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RFC 1426 problem and solution
I just joined this list and read the latest archive, but it only
goes up to January, 1993 so if this has been discussed before,
please calmly ignore it. It does specify a simple method for
providing a true 8bit transport so you may want to read it....
I have gone over RFC 1426 again and again and have finally realized
that it is indeed possible to send arbitrary binary messages IF you
don't do the things that sendmail normally does (conversion of CRLF
to LF). I've been using UNIX way too long!
There is still one problem that bothers me -- the 1000 byte line
length restriction. If that single restriction could be removed,
then sending completely arbitrary binary messages is possible.
As it stands, any binary file that I may want to transfer must have
no more than 1000 arbitrary bytes between CRLF pairs. And since the
probability of CRLF occurring randomly is one in 65536, it is un-
likely that any of my binary files over 1000 bytes long can be trans-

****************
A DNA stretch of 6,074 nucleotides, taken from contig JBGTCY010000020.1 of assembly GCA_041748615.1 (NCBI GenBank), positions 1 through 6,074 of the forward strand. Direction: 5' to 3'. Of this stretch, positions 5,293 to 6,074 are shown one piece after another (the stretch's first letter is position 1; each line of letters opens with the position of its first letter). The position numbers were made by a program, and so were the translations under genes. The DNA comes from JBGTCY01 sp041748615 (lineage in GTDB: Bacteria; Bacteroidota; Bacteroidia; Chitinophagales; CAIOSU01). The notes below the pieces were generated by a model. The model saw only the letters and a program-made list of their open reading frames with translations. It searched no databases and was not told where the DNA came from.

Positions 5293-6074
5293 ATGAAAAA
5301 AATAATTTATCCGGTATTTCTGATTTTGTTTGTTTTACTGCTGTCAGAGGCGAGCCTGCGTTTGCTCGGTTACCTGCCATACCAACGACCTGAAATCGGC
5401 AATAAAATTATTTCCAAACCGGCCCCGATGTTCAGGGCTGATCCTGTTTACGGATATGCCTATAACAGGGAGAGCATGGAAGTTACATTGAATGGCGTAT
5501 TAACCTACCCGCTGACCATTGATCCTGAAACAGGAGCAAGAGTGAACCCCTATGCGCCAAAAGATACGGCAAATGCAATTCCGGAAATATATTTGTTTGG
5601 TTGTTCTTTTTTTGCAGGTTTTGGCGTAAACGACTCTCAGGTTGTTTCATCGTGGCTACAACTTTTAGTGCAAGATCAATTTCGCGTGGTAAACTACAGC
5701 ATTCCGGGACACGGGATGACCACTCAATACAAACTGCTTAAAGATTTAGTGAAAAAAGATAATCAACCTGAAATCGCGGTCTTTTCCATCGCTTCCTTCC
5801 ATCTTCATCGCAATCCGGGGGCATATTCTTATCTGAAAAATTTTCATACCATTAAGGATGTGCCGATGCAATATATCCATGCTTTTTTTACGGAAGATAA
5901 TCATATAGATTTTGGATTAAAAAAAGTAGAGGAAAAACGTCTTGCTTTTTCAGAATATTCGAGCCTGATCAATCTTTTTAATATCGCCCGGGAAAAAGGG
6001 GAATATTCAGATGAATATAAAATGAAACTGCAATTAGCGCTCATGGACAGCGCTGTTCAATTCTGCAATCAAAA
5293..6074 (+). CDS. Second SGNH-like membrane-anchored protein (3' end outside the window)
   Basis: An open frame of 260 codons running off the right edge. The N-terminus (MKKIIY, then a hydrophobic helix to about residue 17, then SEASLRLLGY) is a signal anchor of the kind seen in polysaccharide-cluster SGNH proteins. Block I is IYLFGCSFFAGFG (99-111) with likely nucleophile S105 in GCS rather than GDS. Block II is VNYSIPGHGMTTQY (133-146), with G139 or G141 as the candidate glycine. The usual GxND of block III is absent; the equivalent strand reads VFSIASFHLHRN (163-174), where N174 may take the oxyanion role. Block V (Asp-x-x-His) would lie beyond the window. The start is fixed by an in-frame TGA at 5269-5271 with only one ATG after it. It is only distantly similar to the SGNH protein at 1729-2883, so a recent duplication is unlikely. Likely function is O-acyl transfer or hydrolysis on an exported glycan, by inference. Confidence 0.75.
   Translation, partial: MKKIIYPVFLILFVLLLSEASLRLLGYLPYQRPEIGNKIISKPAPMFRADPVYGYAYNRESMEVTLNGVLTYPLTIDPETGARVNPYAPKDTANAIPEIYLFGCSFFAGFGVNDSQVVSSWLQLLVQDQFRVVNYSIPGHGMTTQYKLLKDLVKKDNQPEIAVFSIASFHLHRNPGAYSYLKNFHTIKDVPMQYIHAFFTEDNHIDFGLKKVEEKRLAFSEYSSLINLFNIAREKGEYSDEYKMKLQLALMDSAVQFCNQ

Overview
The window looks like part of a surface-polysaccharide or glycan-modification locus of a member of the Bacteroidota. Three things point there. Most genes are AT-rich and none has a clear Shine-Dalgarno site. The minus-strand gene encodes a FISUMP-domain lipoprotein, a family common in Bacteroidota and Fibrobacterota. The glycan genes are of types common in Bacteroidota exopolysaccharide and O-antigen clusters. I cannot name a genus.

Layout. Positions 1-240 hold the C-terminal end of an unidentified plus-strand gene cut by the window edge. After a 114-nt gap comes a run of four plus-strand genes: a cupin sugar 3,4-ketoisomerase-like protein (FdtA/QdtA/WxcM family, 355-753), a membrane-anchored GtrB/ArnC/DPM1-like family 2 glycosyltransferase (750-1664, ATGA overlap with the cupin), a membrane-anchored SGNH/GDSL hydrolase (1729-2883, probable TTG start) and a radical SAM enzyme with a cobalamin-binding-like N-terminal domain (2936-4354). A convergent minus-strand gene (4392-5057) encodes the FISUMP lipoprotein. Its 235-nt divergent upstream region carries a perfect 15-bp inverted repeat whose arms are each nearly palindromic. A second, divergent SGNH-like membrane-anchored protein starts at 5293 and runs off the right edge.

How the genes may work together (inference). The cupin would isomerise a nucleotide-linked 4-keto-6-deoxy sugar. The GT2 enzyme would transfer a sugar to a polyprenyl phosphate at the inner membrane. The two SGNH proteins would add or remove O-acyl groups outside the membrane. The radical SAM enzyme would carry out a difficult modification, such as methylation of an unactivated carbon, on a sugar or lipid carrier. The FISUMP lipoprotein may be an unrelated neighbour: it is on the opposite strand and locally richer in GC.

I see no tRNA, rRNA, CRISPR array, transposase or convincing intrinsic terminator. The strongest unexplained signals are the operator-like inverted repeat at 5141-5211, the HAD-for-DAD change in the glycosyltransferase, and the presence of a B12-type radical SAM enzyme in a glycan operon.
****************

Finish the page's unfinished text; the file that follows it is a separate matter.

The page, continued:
ferred using the 8BITMIME extension to SMTP.
It would be possible to have true 8-bit transport by adding a simple
extension, call it the "I don't have line length restrictions"
extension which tells the sending SMTP that the receiver will take
anything it's got. Call it "LENGTH" for lack of a better idea.
This seems like a good candidate for an addition to ESMTP and it
doesn't even require any extended MAIL or RCPT commands. The sender
only has to look for the keyword in the EHLO response.
So if you see:
220 software.com SMTP ready at Thu, 30 Sep 93 16:47:06 PDT
250-software.com Hello rome.software.com
then you know a true 8-bit path is waiting. The only minor problem
I see is that the message body must have a CRLF as the last two
octets so that the receiver knows when the .CRLF occurs. This can
be dealt with either by extending the MAIL command or by forcing the
binary data to be enclosed within a section of a multipart MIME message
since the encapsulation boundary will have the trailing CRLF. I think
the latter is a much better solution even though it restricts the
message format somewhat, but it is better than extending the MAIL
command in my opinion.